Constitutional Convention Series (click the link)
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Social Crusader and Metropolitan K.P. Yohannan Waxes Eloquent about Charity in India

K.P. Yohannan, source: Youtube
K.P. Yohannan, source: Youtube

Yesterday, K.P. Yohannan, self-styled social crusader and Metropolitan of Believers’ Church, published an article in the Indian online publication Bureaucracy Today on charity finances. Next issue, BT should invite Bernie Madoff to pen an article on business ethics.
 
Some highlights:

However, checks and balances in the NGO space, like in any other system are an integral part of this support mechanism.  Without effective and robust assessment machinery, it will become very difficult to sustain the credibility and utility of NGOs.
In fact, it would be fair to say that scrutiny and regulation of organizations in NGO space is far more critical than that of the private sector. This is because humanitarian organizations compliment and supplement the efforts of the state in a country of the size and diversity like ours. So whereas the government is at the forefront of inclusive growth for all sections of the society, civil society participation becomes imperative to achieve the expected pace of reform. And therefore it is sacrosanct that the credibility of these civil society participants is maintained with full caution in public eye.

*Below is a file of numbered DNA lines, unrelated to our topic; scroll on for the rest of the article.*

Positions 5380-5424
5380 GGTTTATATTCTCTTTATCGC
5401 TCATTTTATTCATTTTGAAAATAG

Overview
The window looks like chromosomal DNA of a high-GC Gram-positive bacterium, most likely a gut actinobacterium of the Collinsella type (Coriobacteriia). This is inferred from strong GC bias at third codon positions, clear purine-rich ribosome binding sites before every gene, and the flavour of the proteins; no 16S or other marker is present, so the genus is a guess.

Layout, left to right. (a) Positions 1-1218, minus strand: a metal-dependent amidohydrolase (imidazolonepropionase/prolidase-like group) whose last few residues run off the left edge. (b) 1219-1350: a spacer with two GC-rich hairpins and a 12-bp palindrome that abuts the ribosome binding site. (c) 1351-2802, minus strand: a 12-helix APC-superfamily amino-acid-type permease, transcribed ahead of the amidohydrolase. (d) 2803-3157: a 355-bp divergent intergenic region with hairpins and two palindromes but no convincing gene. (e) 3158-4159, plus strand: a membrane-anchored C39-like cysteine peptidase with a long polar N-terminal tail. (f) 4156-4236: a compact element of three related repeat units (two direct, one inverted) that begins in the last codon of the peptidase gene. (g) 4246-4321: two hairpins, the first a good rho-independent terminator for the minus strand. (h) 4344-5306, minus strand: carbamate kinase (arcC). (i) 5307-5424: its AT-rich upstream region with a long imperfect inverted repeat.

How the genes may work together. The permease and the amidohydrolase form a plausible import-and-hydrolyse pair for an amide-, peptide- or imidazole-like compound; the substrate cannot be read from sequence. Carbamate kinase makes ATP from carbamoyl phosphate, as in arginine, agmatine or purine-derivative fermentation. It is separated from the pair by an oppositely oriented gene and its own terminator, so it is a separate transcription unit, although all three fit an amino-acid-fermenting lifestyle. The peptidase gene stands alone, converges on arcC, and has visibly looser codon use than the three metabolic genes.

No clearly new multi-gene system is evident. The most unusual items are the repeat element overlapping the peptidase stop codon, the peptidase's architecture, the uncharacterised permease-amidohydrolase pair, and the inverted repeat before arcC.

This from the leader of an organization who was kicked out of the Evangelical Council for Financial Accountability in October 2015 and sanctioned by the Office of Personnel Management in January of 2016. GFA has not been reinstated to either organization. On the point of credibility in the public eye, GFA has not released an audited financial statement for the past two fiscal years.
Another quote:

There are a host of reasons why the narrative in India has changed to NGO versus state. Whereas some of the NGOs have been accused of funding anti-national activities, others have been accused of financial impropriety. These are grave charges and it is but natural that the relevant authorities have taken timely action to intervene.

This statement comes from the leader of the organization being sued for fraud in the U.S.
As GFA’s lawyer said, I am a blogger that regularly blogs and will continue to remind donors about the “grave charges” until the “relevant authorities” intervene.

The 1787 Constitutional Convention – Should Representation of New States Be Limited?

July 14, 1787 (Click the link to read Madison’s notes)

Summary